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Trying to loop through a list of items that all have data-ids added, I basically want to push each of these values into an array but not sure how this can be achieved or where I need to place the loop index, the code I've got so far is:


// Find all boxes and length
var box = _.els.grid.children(),
          box_l = box.length,
          i = 0;
          box_arr = [];

//create array of all box datas
for ( i; i <= box_l; i++ ) {
  box_arr.push('id')[i] );
console.log( box_arr );


<ul id="grid" class="clearfix">
    <li class="a" data-id="1"></li>
    <li class="b" data-id="2"></li>
    <li class="c" data-id="3"></li>
    <li class="d" data-id="4"></li>
    <li class="e" data-id="5"></li>
    <li class="f" data-id="6"></li>
    <li class="g" data-id="7"></li>
    <li class="h" data-id="8"></li>
    <li class="i" data-id="9"></li>
share|improve this question
What isn't working with that? – Niko Jun 11 '12 at 14:08
i get an array of [undefined, undefined, undefined ... ] ? – styler Jun 11 '12 at 14:09
sorry Mark what does OR mean? – styler Jun 11 '12 at 14:14
I posted an answer as it was too detailed for a comment – Mark Schultheiss Jun 11 '12 at 14:23

You could use the jQuery map method:

​var arr = $("#grid li").map(function() {
        return $(this).data("id");

Here's a working example.

The problem with your existing code is that data in your case just returns a string, not an array, so'id')[i] is undefined.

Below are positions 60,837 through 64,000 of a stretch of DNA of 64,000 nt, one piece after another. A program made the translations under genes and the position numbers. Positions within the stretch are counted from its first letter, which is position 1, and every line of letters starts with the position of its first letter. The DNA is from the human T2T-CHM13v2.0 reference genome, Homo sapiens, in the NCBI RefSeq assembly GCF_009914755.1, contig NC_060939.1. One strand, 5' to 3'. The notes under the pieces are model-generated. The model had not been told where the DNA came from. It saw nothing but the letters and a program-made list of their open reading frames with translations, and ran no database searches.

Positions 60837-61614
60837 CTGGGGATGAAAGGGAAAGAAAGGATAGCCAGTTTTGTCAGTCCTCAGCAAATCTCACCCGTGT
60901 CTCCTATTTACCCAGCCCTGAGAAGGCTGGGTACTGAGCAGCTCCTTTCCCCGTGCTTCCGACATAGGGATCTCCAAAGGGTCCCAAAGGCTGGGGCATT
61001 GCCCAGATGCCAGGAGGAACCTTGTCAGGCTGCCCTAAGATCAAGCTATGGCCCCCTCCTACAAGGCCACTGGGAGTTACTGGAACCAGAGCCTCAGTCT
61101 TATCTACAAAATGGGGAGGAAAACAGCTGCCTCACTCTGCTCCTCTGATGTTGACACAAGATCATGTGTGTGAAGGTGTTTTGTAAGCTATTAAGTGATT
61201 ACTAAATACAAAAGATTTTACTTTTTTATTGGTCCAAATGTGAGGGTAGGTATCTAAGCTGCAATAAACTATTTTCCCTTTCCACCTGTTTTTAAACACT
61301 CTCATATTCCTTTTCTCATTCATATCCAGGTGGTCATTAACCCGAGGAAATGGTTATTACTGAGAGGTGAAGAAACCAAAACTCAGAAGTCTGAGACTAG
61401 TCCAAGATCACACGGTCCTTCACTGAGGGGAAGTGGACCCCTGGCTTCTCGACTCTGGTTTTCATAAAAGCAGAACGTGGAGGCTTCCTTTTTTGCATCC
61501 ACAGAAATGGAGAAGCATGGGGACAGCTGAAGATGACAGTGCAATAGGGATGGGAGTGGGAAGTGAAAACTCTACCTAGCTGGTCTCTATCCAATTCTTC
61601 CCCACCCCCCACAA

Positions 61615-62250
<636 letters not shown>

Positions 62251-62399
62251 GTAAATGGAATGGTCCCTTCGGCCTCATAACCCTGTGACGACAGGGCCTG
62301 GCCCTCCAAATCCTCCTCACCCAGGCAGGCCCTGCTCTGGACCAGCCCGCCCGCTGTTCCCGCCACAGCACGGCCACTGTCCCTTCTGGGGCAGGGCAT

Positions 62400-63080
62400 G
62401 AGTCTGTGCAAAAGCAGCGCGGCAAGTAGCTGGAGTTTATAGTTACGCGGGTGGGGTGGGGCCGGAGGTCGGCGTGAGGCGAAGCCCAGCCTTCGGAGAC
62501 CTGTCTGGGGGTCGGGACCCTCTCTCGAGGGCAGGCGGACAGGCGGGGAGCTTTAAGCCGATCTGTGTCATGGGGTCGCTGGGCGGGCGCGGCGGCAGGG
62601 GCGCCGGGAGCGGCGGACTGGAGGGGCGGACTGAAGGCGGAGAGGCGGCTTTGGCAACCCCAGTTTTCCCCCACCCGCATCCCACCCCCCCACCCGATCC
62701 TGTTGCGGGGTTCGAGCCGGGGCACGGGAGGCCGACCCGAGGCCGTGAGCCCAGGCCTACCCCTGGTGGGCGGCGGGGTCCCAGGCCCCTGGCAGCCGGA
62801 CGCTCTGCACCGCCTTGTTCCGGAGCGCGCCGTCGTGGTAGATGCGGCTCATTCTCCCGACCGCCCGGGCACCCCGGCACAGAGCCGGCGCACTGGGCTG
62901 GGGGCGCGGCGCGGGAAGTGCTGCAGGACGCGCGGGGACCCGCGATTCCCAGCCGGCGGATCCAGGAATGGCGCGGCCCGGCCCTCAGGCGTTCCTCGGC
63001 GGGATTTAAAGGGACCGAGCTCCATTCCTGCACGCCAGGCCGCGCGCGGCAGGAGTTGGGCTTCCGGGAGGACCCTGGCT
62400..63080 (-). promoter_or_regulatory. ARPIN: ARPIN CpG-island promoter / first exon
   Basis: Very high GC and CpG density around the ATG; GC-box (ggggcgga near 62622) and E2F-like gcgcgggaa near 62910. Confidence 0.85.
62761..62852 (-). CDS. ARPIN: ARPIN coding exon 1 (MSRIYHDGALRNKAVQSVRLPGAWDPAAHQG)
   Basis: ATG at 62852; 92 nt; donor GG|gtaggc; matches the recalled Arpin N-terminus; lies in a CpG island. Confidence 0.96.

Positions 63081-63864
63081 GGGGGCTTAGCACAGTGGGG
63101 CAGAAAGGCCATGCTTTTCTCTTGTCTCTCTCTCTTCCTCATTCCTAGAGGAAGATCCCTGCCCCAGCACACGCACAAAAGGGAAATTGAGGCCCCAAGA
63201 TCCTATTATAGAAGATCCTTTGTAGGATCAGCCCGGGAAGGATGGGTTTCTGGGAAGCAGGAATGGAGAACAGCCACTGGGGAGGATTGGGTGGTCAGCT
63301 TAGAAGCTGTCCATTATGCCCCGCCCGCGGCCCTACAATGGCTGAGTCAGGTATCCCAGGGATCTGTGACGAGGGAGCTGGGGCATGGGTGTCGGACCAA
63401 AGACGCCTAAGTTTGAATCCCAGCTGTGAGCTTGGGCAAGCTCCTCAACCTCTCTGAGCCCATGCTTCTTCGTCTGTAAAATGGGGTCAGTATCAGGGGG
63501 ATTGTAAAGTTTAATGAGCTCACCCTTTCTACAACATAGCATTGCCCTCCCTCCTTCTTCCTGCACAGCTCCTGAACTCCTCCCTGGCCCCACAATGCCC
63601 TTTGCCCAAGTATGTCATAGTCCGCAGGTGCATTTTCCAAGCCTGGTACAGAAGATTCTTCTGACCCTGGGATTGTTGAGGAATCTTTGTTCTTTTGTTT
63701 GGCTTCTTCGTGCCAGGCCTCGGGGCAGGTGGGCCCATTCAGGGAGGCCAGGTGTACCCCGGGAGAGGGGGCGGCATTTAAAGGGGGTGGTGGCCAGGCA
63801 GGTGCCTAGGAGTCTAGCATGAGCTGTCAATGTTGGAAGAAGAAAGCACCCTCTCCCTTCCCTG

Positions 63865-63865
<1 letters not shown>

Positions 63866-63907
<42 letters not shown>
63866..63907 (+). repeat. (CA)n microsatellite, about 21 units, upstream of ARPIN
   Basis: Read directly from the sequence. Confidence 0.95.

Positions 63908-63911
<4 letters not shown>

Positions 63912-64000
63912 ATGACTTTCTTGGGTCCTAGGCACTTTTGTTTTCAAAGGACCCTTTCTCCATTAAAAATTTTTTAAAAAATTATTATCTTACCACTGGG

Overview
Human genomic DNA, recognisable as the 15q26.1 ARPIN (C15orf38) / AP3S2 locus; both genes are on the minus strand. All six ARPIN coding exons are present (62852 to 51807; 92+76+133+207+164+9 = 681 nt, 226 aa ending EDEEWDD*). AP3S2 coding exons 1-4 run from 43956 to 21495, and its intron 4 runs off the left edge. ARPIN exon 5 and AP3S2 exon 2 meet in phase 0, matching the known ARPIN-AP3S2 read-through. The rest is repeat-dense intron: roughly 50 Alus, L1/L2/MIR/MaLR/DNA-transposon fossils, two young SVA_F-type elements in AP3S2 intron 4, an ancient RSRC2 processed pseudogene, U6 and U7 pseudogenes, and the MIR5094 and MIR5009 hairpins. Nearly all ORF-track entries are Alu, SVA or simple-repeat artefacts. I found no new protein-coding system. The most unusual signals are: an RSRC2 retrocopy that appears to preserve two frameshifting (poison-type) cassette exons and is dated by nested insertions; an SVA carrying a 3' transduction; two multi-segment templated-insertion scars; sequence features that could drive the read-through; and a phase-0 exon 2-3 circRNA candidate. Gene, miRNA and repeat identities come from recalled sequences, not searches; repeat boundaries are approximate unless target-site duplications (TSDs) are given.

share|improve this answer
cool, ive never used .map before. will have a read up on this method. – styler Jun 11 '12 at 14:11
Using it with .get() feels hacky though. – Florian Margaine Jun 11 '12 at 14:12
And you don't actually need it :-) – Florian Margaine Jun 11 '12 at 14:13
@FlorianMargaine - You do if you want an array, and not an instance of jQuery: – James Allardice Jun 11 '12 at 14:13
Heh, nice! I learn everyday :-) – Florian Margaine Jun 11 '12 at 14:22

All you need to do is fix this line:

box_arr.push('id')[i] );

You only want to fetch the ID of the i-th element in box:

for (i = 0; i < box_l; i++) {
  box_arr.push( box.eq(i).data('id') );

However, different approaches utilizing map() etc. are probably a better (cleaner) choice.

share|improve this answer
var ids = [];

$('li[data-id]').each(function (index, value) {
share|improve this answer

THIS: just seems messed up:

var box = _.els.grid.children(), // what is "_.els.grid."
          box_l = box.length, 
          i = 0; //semi colon?
          box_arr = []; //no var?

ONE reason I put var on every variable:

var box =$('#grid > li');
var box_arr = [];

box.each(function() {
console.log( box_arr );
share|improve this answer
This is personal style. Except for the semicolon typo and the wrong indentation, I prefer the first style. Other people do. Other people don't. This doesn't deserve an answer though. – Florian Margaine Jun 11 '12 at 14:24
sorry i = 0; was a typo, i don't see why you would need to add var to every variable though since one + , convers them all? – styler Jun 11 '12 at 14:24
Stylistic answers are at best meant for comments. nothing of value here. – rlemon Jun 11 '12 at 14:25
And even though it is too much detailed to be a comment (seeing your comment on the question), this still doesn't answer the question in any way. – Florian Margaine Jun 11 '12 at 14:26
Modified this to use simpler code from my original. – Mark Schultheiss Jun 11 '12 at 14:42

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